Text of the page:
Educators often focus on assessing competencies when they use ICT, such as keyboard skills, formatting tools, finding the one answer to a maths problem or writing a piece of prose in response to a movie the students have watched.We can move way beyond this perspective with ICT. We need assessment strategies that are practicable, i.e. work in the real world of an educator’s responsibilities, with a significant impact on student learning (see here for more info on alleging ICT assessment with teaching & learning).
Using ICT we can integrate assessment with the learning process, where students activity use ICT to search for information, gather data, analyse the trends, summarise their findings, present to an audience and then evaluate the entire process of their learning, including the identification of bias in their approach. Consistency in assessment is very important, taking the into account the different levels of access to ICT in student homes and the ICT skillets of students. The use of Rubrics, where hat needs to be done and how it needs to be presented, is clearly outline; this removes teacher bias and subjective grading.
This post describes a perspective of authentic assessment. It allows real knowledge and real skills to be developed (see here for more info ).
Students can be involved in real-world scenarios where their outcomes actually matter, such as designing a 3D model of a water filtration or composting system and recording the process of building and installing the finished product in a community of need. The entire process can be recorded on Google Sites, on a Google Document, on Google Blogger, Youtube etc. with links to images on G+, asking for comments from the community, classmates, parents, teachers etc. This is transparent assessment. When students use mobile devices they can catalogue their learning as a live assessment, with video, images, interviewed and progress snapshots using the camera of a tablet or phone.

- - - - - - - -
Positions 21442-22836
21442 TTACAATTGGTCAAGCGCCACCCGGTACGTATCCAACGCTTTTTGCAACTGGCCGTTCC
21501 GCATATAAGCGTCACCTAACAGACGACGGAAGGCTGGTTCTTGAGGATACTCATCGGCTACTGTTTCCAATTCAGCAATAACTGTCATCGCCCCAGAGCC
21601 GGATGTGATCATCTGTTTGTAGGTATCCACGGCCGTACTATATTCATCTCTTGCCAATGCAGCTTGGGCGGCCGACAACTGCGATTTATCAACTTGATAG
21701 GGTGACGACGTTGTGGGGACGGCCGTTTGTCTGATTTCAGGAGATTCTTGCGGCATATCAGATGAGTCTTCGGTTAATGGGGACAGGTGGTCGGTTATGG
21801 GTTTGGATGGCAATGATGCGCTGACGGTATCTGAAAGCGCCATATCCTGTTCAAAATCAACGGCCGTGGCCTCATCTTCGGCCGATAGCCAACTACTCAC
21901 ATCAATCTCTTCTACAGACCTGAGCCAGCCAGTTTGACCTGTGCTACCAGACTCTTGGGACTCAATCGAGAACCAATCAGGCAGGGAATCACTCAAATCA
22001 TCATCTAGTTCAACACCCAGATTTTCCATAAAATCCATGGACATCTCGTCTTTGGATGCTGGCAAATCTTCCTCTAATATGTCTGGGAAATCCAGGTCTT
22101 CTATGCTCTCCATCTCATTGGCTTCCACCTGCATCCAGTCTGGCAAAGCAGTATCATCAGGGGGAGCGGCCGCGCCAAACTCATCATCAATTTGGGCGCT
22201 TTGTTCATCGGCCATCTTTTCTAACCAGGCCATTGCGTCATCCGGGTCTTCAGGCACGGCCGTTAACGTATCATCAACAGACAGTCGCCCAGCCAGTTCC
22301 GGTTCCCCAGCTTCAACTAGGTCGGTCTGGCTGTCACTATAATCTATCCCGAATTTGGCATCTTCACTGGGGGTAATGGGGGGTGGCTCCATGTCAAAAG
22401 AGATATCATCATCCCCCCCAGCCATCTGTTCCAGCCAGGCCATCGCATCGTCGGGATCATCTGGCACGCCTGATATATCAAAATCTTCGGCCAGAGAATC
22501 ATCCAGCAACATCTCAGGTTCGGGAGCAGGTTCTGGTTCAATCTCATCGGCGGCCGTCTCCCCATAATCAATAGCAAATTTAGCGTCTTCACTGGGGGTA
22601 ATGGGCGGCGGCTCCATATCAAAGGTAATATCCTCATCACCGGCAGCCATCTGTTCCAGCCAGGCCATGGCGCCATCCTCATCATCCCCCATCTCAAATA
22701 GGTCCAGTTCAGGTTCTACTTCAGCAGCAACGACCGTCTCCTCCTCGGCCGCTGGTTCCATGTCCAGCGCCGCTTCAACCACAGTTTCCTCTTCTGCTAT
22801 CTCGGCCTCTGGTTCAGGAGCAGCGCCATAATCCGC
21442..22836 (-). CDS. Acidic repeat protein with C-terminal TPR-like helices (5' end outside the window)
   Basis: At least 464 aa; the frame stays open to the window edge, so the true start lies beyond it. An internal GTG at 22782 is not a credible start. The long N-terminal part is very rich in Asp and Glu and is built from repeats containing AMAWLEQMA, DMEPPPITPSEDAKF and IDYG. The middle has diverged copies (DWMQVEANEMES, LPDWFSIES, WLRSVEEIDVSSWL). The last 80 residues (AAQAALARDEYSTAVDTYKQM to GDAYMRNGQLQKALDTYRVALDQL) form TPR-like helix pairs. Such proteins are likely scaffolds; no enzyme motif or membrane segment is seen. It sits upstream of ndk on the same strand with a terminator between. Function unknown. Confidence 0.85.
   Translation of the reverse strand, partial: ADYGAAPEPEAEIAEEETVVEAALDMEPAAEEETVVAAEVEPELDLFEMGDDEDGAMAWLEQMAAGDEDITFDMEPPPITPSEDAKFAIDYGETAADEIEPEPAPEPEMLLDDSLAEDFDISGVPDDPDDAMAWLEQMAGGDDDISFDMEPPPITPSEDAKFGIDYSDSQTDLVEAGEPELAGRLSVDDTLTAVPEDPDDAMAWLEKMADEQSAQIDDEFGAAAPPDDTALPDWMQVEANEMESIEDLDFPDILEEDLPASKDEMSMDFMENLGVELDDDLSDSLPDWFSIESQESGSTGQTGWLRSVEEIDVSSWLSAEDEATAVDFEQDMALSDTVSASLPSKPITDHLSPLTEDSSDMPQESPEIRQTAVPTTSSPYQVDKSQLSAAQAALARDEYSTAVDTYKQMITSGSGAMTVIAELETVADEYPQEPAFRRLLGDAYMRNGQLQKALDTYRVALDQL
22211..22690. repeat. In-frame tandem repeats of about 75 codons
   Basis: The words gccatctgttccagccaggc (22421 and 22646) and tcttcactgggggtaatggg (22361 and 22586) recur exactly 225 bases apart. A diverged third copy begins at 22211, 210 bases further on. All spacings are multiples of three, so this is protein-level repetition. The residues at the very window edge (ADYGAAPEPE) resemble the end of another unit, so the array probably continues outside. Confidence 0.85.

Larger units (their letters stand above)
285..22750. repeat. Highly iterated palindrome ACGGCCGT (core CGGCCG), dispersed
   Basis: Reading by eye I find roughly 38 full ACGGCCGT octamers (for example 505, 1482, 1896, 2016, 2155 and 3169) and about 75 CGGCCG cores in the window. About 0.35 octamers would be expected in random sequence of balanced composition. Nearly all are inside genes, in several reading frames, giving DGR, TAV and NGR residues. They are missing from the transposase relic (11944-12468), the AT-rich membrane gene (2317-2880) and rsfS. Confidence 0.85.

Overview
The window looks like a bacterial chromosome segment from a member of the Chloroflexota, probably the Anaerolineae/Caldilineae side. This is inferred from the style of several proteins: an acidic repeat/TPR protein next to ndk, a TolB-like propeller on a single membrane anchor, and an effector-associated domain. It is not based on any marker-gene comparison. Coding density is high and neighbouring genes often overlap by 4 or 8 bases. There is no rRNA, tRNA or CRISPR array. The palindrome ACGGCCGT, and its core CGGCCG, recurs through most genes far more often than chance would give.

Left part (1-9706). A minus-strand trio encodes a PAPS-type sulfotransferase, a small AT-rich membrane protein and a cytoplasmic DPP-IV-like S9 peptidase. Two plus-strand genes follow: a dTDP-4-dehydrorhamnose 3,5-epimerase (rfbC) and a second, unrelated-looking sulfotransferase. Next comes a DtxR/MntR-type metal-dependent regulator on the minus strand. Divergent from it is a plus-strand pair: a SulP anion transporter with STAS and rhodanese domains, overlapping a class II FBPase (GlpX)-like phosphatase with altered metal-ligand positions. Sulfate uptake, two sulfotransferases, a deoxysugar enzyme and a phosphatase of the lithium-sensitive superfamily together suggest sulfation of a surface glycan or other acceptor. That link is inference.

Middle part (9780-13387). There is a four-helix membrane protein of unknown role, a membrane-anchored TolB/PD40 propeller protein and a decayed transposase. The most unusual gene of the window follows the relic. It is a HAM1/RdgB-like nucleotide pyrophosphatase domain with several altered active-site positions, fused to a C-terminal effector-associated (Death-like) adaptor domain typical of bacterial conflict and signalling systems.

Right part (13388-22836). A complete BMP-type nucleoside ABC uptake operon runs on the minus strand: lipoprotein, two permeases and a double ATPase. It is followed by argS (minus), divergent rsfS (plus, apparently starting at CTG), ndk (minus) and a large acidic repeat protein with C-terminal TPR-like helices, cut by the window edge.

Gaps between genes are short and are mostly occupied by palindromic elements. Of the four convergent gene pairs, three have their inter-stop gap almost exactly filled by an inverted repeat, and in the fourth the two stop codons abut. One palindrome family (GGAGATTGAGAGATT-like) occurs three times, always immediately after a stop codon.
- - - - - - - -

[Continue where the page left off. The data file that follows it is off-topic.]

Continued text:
There are four key themes to keep in mind - authenticity, consistency, transparency and practicability. These four the themes support the quality and authenticity of the assessment from start to finish. They also allow students to participate in Open Book Open Web (OBOW) exams, where the assessment is 100% online and can be seen and completed at any time by students. These types of exams are highly motivating for students. There are a number of factors to consider such the skill level of teachers in creating OBOW exams or choosing the right OBOW exams - many are already available for senior student subjects, though they may not match the syllabus accurately, hence time reviewing OBOW exams is needed (see here for more info).
In summary, assessment through and with ICT is an exciting, motivating and authentic way of identifying what students know, what they can do and what needs are to be addressed for students. You can always join a GEG group online and ask fellow educators for ideas and be inspired by what they are already doing.